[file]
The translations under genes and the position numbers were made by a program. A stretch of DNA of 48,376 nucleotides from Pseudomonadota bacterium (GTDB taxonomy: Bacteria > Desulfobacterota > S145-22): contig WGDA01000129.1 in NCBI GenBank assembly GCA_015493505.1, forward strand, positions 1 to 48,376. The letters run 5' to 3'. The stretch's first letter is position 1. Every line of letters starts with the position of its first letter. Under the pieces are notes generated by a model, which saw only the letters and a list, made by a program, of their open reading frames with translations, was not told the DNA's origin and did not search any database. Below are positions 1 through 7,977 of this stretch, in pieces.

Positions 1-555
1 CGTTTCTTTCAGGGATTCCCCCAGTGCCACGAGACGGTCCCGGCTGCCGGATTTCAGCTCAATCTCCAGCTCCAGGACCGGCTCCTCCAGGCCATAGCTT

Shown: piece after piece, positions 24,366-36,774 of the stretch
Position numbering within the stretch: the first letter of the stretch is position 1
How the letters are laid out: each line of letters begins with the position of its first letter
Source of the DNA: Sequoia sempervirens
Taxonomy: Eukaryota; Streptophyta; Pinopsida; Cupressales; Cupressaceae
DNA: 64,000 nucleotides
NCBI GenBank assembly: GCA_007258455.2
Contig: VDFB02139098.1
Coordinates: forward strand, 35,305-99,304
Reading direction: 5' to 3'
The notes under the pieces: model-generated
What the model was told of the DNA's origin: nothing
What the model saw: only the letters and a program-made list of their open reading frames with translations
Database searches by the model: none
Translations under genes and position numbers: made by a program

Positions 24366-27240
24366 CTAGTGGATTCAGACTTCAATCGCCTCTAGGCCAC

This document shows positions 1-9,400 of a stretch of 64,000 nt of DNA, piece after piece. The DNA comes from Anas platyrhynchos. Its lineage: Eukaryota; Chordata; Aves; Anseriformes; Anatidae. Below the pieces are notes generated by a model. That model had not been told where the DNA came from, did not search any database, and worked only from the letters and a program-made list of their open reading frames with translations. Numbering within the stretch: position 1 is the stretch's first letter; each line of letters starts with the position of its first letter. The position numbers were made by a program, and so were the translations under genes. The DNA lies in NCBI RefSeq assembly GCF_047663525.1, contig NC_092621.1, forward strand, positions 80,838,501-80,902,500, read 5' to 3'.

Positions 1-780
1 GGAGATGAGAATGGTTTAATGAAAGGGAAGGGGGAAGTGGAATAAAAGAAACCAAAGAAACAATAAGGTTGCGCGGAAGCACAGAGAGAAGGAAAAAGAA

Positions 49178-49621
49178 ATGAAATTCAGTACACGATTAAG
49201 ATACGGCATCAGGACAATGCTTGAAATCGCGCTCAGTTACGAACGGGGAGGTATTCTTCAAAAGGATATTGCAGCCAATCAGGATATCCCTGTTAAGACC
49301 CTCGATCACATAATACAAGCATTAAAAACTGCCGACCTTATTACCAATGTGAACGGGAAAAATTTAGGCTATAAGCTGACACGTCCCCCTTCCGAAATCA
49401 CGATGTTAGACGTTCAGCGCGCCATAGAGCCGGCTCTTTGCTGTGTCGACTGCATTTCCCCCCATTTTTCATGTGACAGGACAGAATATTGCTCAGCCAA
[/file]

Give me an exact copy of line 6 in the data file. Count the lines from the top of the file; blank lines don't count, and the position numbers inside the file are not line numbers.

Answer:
How the letters are laid out: each line of letters begins with the position of its first letter